This trip was HUGE!!!!! so I am going to divide it into several posts so as not to overwhelm myself or you dear readers!!
Well my parents arrived Good Friday having battled the Easter Weekend Traffic!!!! We stayed at home Friday night for them to recover and then headed down to the Farm on the Saturday Morning. James and I realised that we had forgotten the keys for the Hovel’s padlock about 10 minutes away from the farm!!!! ARGH!!!!!! we were not going back for them!!! So upon our arrival Dad and James hacksawed off the padlock and we had access!! Phew!!! We moved a few boxes of bits in and got the kettle on for a brew. James and Dad began to light the Rayburn, which was a palaver and a half!! But they managed, whilst Mum and I went to greet the tenants. By this weekend the Tenants (the calves) were in an even deeper sludge of poo and straw, but we were relaibly informed they were to be moved to pasture in a few days!
We shut everything up and took a trip into one of the nearby towns to meet one of the guys I had arranged to come and quote us for windows and doors at his showroom. And to pick up a new padlock for the Hovel! Some gorgeous windows and doors… but by Barry’s own admission, on the medium to high end of the price spectrum. We shall see how the quotes come in!!
We returned to the farm proud owners of a new padlock and had some lunch before making our first proper excursion to show Mum and Dad round the property. Immediately dad spotted some St Johns Wort growing on the front borders of the Hovel and said we should get rid of it as it is a weed… I don’t think we shall get rid of too much identifable stuff like that just yet! Especially as my book says that it grows only in a few locations in England and Wales… more thought needed first I think!
We walked along past the Calves and into the Yard area, weher Dad spotted some areas of hardstanding at the top end by the banked wall. This might end up being a good area for some camper vans to stay or a possible sighting for the Eco-loo block. We walked on towards the Holding field which is a small hedged area between the two big fields of ours. Currently it has a load of wormery compost in it, as our neighbour told us. he had put it there when he rented areas from the previous owner and had asked to remove some of it for his wife’s borders! We wandered on into the Big field, past the large stone trough and along the top hedge which seems recently layed. our sheep tenants and their lambs were all safely in the small field, so given that we had Sookie with us we closed the gate, keeping them in and Sookie out! Although Sookie is of a very nervous disposition and would go within many feet of our wooly tenants!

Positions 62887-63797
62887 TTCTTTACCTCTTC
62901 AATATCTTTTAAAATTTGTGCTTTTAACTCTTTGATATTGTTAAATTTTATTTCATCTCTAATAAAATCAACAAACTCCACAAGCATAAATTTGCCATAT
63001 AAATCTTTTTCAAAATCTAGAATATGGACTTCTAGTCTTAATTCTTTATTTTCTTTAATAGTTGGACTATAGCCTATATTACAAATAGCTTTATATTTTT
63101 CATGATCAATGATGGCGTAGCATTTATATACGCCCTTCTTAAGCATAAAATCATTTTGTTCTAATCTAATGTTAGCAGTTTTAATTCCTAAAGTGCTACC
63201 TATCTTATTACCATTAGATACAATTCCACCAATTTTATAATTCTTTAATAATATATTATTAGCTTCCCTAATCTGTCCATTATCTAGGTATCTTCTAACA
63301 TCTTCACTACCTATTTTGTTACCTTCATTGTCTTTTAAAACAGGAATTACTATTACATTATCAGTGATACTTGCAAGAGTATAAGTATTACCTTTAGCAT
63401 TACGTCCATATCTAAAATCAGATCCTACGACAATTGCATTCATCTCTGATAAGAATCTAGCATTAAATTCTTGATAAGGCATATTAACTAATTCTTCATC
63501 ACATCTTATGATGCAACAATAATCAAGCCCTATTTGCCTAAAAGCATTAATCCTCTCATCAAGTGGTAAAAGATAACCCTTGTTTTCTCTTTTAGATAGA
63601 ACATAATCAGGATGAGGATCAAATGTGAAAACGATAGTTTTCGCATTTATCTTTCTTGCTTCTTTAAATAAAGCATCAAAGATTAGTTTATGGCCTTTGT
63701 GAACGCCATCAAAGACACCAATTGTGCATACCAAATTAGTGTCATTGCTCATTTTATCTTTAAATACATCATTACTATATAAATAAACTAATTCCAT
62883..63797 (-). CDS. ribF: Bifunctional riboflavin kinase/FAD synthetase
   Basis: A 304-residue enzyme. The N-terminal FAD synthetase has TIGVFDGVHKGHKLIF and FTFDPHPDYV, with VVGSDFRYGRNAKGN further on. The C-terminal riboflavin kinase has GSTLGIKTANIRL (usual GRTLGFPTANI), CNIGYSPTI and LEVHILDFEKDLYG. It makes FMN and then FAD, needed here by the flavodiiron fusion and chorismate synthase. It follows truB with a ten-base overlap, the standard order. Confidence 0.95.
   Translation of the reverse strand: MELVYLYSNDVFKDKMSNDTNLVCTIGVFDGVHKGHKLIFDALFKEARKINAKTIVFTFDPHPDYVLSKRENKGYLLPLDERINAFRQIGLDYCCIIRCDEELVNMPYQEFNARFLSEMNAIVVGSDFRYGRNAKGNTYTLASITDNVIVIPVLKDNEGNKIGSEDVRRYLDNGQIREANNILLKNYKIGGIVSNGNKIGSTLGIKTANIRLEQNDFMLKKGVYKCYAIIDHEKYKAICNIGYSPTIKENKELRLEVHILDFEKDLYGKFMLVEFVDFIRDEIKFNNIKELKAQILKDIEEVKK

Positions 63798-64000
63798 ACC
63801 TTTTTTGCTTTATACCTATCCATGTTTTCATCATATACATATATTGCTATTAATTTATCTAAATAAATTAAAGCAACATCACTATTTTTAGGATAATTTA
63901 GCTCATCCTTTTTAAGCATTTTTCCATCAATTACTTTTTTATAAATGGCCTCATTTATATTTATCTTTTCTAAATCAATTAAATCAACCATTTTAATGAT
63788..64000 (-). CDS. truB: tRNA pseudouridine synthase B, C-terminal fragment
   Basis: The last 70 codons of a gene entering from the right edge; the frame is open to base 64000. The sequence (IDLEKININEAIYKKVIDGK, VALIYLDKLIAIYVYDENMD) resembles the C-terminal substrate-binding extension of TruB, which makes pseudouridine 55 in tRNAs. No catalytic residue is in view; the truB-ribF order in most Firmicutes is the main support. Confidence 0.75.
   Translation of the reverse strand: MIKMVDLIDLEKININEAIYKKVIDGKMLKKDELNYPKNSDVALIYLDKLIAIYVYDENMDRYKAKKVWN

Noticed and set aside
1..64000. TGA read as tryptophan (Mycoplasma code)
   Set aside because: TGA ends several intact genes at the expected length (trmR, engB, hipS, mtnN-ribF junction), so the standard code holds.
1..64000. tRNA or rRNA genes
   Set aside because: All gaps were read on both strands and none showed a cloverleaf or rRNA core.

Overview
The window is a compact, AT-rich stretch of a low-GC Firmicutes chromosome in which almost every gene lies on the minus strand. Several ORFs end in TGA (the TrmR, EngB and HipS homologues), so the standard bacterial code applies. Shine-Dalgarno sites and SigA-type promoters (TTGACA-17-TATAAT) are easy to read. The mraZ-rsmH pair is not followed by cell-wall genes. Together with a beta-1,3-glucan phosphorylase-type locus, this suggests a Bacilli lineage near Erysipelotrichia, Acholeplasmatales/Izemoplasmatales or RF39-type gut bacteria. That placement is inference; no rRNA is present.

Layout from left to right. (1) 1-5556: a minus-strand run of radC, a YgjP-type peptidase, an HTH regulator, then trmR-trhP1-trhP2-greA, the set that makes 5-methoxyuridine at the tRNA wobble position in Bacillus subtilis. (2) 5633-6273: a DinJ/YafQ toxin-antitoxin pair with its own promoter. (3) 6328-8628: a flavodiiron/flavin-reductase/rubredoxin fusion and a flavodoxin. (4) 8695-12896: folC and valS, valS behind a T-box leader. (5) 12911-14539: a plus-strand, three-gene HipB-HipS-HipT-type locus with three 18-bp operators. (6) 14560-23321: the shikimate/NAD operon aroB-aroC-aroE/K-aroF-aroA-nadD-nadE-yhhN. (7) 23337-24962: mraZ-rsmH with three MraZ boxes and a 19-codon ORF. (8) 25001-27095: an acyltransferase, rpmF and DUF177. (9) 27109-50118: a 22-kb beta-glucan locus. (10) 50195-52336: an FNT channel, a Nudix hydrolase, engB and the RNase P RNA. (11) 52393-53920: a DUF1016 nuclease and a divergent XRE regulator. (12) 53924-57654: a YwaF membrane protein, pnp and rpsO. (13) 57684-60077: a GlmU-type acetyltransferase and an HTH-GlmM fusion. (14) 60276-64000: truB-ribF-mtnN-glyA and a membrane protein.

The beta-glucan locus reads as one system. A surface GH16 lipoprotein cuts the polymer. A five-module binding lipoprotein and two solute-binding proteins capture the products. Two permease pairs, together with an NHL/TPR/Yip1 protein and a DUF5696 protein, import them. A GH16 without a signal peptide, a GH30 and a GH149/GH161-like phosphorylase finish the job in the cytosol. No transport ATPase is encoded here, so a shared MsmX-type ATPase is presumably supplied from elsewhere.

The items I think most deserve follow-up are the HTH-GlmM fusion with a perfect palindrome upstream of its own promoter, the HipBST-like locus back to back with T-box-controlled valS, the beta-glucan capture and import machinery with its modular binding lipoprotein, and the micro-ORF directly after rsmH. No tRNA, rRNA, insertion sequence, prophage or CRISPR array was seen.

You can see evidence of the wooly tenants all round the fields in the bits wool everywhere! We have a wealth of Blackthorn in the hedgerows and violets in all the banks. Of the standard trees in the layed hedgerows we have one silver birch in the boundary between big field and small field and several others, although it is a wee bit early to tell what they all are properly, as spring in later up here due to the altitude!
There is plenty of work to do in Big Field for the boundaries, half of the one banked hedge line needs restocking with trees and an area in the border between big and small field needs to be rebanked and reinforced for stock proofing.
But can you see the old stone workings in the banking…. Oh Yes and all the ironwork lolling about the place!! There is a LOT of that, so we will need to slowly collect it all up, use what we can and move the rest into the barns over time, so we can decide what to do with it! Maybe some can be used to fill some fencing gaps….
2 thoughts on “Our first proper trip to the farm!”
We’ll done you what a lovely insight to your new dwelling catch up back at school Rhian xxxx
Your smallholding looks although it has a great deal of potential and it will be interesting to see you develop the land and buildings. Exciting times!!!